Investors love a good dividend, but companies have to earn the money before they can give it away.
That's a fact that seems to have been lost on almost 20 percent of the companies paying dividends in the S&P 500 that paid out more than they earned in the last fiscal year. That's up from around 9 percent a decade ago.
One way to judge the sustainability of cash dispersals is to look at a company's dividend payout ratio, as ClientFirst Strategy president Mitch Goldberg pointed out in recent commentary on CNBC.com. The ratio is simply the dividend per share divided by earnings per share, with a number above 1 (or 100 when expressed as a percentage) indicating that the company is paying out more than it's earning.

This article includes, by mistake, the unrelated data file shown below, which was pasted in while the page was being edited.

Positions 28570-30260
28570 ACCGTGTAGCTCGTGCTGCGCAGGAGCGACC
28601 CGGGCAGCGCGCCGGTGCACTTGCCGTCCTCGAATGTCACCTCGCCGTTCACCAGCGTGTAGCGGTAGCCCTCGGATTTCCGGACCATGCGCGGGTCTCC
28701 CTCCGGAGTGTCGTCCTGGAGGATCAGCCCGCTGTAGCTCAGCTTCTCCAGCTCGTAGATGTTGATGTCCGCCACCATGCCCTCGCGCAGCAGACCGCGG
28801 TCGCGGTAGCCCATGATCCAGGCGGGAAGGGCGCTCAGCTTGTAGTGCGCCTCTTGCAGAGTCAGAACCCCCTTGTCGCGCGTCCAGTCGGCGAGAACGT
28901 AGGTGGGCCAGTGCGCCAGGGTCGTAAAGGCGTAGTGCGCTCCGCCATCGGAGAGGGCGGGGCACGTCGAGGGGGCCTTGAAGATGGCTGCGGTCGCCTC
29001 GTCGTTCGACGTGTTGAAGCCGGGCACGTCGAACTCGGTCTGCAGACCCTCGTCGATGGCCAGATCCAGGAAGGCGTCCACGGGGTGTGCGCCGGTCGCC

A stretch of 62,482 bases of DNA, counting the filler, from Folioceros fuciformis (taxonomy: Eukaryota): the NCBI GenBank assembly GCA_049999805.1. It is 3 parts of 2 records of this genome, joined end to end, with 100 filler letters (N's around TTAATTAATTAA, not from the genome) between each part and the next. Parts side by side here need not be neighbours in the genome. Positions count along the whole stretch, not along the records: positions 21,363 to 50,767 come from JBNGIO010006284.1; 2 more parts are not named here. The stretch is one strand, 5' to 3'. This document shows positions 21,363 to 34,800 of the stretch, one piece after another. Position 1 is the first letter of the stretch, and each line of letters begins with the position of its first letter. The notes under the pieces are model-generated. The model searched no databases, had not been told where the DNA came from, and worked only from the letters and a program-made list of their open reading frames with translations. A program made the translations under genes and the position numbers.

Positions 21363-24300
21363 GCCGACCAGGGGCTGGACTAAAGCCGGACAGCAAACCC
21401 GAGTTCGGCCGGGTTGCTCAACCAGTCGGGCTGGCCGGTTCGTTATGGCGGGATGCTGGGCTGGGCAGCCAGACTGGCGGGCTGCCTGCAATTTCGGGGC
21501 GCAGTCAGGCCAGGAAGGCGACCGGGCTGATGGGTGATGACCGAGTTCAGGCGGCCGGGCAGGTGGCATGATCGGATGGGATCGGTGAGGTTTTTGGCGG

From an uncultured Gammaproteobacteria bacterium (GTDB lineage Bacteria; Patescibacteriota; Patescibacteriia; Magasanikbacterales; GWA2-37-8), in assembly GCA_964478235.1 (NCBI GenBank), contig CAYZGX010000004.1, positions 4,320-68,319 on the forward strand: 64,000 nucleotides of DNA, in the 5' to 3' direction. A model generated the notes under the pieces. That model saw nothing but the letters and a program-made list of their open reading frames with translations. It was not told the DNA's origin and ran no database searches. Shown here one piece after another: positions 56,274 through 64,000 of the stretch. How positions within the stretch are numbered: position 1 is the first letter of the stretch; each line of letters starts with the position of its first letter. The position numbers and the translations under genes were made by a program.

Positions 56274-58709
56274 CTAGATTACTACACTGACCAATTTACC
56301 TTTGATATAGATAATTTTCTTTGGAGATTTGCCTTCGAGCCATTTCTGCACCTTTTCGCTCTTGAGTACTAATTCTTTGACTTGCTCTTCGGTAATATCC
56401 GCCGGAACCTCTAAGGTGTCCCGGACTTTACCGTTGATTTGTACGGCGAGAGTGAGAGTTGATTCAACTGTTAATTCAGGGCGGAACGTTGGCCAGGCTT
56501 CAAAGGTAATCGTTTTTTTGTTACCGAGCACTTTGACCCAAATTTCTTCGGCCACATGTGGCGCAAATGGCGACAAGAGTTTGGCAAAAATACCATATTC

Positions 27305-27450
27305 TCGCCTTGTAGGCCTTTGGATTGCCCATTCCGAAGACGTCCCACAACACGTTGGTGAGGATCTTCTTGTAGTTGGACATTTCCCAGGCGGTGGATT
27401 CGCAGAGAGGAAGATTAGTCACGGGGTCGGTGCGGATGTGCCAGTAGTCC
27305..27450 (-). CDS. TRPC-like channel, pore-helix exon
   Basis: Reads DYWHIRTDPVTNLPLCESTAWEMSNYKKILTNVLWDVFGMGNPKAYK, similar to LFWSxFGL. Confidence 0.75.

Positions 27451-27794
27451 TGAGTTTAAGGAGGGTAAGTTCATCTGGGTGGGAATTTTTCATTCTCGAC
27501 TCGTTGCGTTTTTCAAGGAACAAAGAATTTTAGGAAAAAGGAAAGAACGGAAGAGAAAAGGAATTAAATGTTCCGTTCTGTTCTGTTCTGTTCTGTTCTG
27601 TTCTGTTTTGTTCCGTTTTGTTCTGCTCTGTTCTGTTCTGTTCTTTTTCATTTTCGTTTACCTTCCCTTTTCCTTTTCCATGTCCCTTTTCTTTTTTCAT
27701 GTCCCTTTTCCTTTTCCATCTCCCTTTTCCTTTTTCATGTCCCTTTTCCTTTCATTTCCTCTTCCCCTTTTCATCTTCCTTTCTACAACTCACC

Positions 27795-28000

Generally, lower numbers mean the company has more space to maneuver before it would ever have to cut its dividend. A company with a 50 percent ratio could lose half of its earnings and still pay its dividend.
For all companies in the S&P 500, that ratio has been rising steadily over the last decade. Today, the median ratio is at a high of 37 percent, compared to 20 percent in 2006. That means that while half of all companies had ratios below 20 percent a decade ago, only about one in five do today, and more than twice as many are in the possibly unsustainable red zone above the break-even of 100 percent.
Explore the data by hovering over each company below and using the slider to look at different years: